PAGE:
In March 2003 I had an appointment scheduled with a paediatrician at the Royal Children's Hospital. My GP had referred all the triplets to Dr Moulden as she specialised in ADHD. I was hopeful we might find some answers, but was still adamant that the children would not be medicated with Ritalin, as this would confirm my failure as a mother....
..During the next hour we talked about the past seven years and our battles with Luke's behaviour and his learning problems at school. We relayed the motorbike incident and talked about his insatiable obsessions. We talked about tantrums and damage to property. We listed the parenting courses and the 'textbook strategies' that we had tried and failed. We told her about the devastating effect all of this had on us individually and as a family.. ..'Carolyn, I really think that Luke would benefit from a trial period of medication, ' said Dr Moulden.. I sobbed as she wrote out the script and agreed to try Ritalin. It was certainly not a decision I was happy about, but with all the unsuccessful elimination diets, behaviour modification programs and professional help in the past, I felt I now had no other choice...I left Dr Moulden's office with a heavy heart, yet also with a glimmer of hope.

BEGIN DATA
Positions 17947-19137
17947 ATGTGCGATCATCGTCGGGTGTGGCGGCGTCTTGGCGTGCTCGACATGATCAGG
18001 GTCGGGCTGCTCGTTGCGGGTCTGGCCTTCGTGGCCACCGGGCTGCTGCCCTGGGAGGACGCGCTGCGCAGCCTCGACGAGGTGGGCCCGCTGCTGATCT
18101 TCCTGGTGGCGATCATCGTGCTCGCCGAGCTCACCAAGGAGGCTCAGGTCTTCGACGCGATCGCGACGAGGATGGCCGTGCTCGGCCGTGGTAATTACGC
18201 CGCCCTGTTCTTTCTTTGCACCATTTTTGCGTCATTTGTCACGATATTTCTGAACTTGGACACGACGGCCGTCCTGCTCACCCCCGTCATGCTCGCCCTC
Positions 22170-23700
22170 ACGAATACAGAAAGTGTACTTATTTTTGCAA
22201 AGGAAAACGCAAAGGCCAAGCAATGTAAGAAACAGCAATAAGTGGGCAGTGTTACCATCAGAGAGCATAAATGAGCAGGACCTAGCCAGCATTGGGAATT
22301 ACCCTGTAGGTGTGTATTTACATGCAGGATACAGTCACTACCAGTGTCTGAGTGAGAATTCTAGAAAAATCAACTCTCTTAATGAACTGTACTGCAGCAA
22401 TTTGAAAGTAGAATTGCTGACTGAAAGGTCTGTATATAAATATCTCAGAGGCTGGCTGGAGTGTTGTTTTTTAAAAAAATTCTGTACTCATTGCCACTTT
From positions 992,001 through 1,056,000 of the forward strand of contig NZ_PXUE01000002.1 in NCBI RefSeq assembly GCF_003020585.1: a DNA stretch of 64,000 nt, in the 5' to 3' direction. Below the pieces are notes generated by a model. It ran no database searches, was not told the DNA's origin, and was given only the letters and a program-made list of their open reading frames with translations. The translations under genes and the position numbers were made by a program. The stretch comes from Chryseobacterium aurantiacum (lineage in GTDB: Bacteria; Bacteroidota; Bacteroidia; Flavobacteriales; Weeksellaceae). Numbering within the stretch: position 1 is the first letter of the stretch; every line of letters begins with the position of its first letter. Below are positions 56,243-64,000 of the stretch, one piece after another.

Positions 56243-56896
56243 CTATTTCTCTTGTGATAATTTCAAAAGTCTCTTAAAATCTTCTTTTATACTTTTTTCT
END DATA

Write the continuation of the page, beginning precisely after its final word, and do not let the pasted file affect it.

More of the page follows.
ADHD to the Power of Three is available through http://adhd3.com Carolyn Angelin
was born in Melbourne in 1965. She grew up in a dysfunctional family, so she looked forward to creating a picture perfect world of her own one day. Carolyn was swept off her feet (literally at Ballroom dancing) by Martin and married in 1994. Her dancing days were ground to a halt when 21 months after the birth of James, Carolyn was pregnant with triplets. Today with four strapping teenage sons, a husband, and a black Labrador, her life is anything but dull. She spends her days to-ing and fro-ing from schools, sporting activities and appointments. Carolyn endures endless hours at the supermarket and is truly happy when she can provide one meal that everyone will eat! To survive such a male testorone household Carolyn enjoys manicures, facials, massages, chick flicks and doing lunch with the girls. Miraculaously, Carolyn is still married to Martin and lives with her four sons in Melbourne.
ADHD to the Power of Three
Sid Harta Publishers
Author: Carolyn Angelin
Interview with Carolyn Angelin
How do you hope other parents will benefit from ADHD to the Power of Three? Carolyn Angelin
: It is my hope that by sharing my story it might prevent others having to live through the hell of undiagnosed ADHD as we did. I also hope it encourages parents to not give up and to trust their instincts in raising their children.
Was it hard to ignore other people's reactions to your children's behaviour? Carolyn Angelin
: Yes! It was often very embarrassing being with the children in public when they were misbehaving - which was most of the time. I learnt to ignore the stares and rolling of eyes and accept the comments from people eg, I'm glad they're yours and not mine, or, I thought I had it bad, etc, etc.
What was the hardest thing about putting your three boys on medication? Carolyn Angelin